C++ Threading Using std::async instead of std::thread


std::async is also able to make threads. Compared to std::thread it is considered less powerful but easier to use when you just want to run a function asynchronously.

Asynchronously calling a function

#include <future>
#include <iostream>

unsigned int square(unsigned int i){
    return i*i;

int main() {
    auto f = std::async(std::launch::async, square, 8);
    std::cout << "square currently running\n"; //do something while square is running
    std::cout << "result is " << f.get() << '\n'; //getting the result from square

Common Pitfalls

  • std::async returns a std::future that holds the return value that will be calculated by the function. When that future gets destroyed it waits until the thread completes, making your code effectively single threaded. This is easily overlooked when you don't need the return value:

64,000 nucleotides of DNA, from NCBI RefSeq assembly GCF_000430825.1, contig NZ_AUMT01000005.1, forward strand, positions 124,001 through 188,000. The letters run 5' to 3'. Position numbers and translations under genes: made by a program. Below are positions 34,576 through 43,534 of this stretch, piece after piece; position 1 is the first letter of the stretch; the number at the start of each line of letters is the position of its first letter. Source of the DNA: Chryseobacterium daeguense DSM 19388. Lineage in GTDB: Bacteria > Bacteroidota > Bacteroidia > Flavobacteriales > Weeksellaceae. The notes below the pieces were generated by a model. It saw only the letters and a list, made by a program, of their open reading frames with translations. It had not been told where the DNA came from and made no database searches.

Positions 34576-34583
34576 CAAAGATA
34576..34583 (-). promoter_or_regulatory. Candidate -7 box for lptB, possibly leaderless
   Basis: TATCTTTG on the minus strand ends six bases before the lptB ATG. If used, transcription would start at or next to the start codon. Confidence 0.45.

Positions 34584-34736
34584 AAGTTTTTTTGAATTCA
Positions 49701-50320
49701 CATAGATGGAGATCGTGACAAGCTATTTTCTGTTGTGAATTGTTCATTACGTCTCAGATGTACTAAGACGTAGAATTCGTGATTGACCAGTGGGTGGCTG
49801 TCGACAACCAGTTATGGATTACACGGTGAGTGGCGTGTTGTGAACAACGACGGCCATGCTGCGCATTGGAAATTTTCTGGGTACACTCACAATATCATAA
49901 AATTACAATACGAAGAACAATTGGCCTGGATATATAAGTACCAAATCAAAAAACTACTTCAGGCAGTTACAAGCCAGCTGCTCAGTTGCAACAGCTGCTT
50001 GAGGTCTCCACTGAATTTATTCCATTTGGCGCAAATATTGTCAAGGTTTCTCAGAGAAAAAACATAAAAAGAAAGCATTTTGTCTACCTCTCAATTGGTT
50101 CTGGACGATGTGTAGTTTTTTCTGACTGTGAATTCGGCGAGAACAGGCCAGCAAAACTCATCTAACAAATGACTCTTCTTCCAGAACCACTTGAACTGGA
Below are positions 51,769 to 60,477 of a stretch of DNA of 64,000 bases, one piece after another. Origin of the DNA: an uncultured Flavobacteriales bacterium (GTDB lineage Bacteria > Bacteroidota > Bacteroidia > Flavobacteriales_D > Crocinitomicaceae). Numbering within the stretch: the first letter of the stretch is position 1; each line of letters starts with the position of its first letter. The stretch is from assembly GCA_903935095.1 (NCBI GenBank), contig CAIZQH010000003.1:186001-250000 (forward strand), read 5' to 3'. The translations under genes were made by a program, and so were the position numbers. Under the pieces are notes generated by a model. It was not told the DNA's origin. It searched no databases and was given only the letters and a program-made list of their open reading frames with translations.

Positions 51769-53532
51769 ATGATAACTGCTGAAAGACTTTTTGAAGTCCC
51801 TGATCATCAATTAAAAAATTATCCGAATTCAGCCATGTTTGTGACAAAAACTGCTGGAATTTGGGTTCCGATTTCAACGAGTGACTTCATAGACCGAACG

std::async(std::launch::async, square, 5);
    //thread already completed at this point, because the returning future got destroyed
  • std::async works without a launch policy, so std::async(square, 5); compiles. When you do that the system gets to decide if it wants to create a thread or not. The idea was that the system chooses to make a thread unless it is already running more threads than it can run efficiently. Unfortunately implementations commonly just choose not to create a thread in that situation, ever, so you need to override that behavior with std::launch::async which forces the system to create a thread.

  • Beware of race conditions.

More on async on Futures and Promises